If anyone knows about how to approach long nights, it’s the people who live at the poles. Finland, which was recently rated the world’s happiest country, has no shortage of darkness given it’s proximity to the Earth’s North Pole. In the northernmost parts of the country, the sun doesn’t rise for 51 days in the winter. Why are they so happy then? A stable government with minimal corruption is probably a contributing factor, along with free healthcare and college programs. In the Nature Fix, author Florence Williams suggests it’s the access to nature. Provided you don’t cut down anyone’s trees or damage their property, there’s no such thing as trespassing in Finland. Unlike in the United States where fences and no trespassing signs prohibit free passage, you can hike from one end of Finland to another without running afoul of the law. Also, the combination of low population density and relatively late urbanization, most of Finland’s population is only minutes away from a Nordic walk in the woods or one of the many wintertime diversions available to residents such as ice skating or cross country skiing. For more, check out this Buzzfeed article that is a nice summary of how Fins stay happy, no matter the weather.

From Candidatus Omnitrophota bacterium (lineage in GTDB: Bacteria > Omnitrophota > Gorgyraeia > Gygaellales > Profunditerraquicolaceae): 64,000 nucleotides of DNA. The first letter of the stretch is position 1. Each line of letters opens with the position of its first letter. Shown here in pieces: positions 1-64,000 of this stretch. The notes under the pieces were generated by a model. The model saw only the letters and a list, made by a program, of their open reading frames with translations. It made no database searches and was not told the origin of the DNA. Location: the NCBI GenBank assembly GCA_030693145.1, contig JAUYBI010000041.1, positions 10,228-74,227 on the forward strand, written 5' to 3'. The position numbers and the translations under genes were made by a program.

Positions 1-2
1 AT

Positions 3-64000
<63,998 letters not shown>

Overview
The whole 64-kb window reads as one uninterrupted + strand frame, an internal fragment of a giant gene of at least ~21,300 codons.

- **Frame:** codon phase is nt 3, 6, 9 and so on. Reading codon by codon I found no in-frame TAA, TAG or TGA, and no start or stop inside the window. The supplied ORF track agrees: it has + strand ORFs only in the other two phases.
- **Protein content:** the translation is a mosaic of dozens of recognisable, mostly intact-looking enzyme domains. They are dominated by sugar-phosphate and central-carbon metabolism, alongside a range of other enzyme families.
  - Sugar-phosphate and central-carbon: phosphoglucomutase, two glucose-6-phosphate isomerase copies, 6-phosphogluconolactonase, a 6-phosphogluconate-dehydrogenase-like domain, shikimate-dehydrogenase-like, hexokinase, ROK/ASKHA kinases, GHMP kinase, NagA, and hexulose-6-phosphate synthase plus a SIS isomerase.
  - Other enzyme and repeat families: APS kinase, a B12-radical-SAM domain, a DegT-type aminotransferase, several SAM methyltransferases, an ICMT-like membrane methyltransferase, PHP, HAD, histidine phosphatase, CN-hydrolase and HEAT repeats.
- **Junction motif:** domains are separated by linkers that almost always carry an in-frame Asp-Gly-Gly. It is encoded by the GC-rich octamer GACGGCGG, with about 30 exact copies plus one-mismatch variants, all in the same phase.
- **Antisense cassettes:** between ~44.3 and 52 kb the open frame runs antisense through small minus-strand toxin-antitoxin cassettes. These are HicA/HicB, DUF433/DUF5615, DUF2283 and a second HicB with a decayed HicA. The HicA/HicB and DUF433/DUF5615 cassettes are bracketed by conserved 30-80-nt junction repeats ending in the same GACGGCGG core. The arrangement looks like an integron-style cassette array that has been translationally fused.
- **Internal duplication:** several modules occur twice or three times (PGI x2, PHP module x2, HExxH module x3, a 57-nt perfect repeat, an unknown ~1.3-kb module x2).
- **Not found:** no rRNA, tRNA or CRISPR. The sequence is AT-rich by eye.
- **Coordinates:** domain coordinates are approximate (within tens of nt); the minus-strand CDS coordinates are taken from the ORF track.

white sheep on farm

Photo by kailash kumar on Pexels.com

Wool

While the vegans in the audience will groan, I feel wool is one of the best resources we have when it comes to staying warm in the wintertime. Since wool is a material that can be harvested without harming the sheep, it seems like a win-win to me. It’s important to look at how you’re sourcing the wool when you get it, but wool from a well-treated sheep will keep you warm at the expense of them getting a haircut. Is wool cheap? No. But, it mother nature has taken millions of years plus a few hundred of human intervention to develop a fabric that breathes well, is the bomb at temperature regulation, and like all natural fibers, is biodegradable. That last part is important since so much of the microplastics in the ocean are coming from washing our synthetic fabrics. REI has a great article about sustainable clothing and textile choices for more info on wool and other options to stay warm in the winter/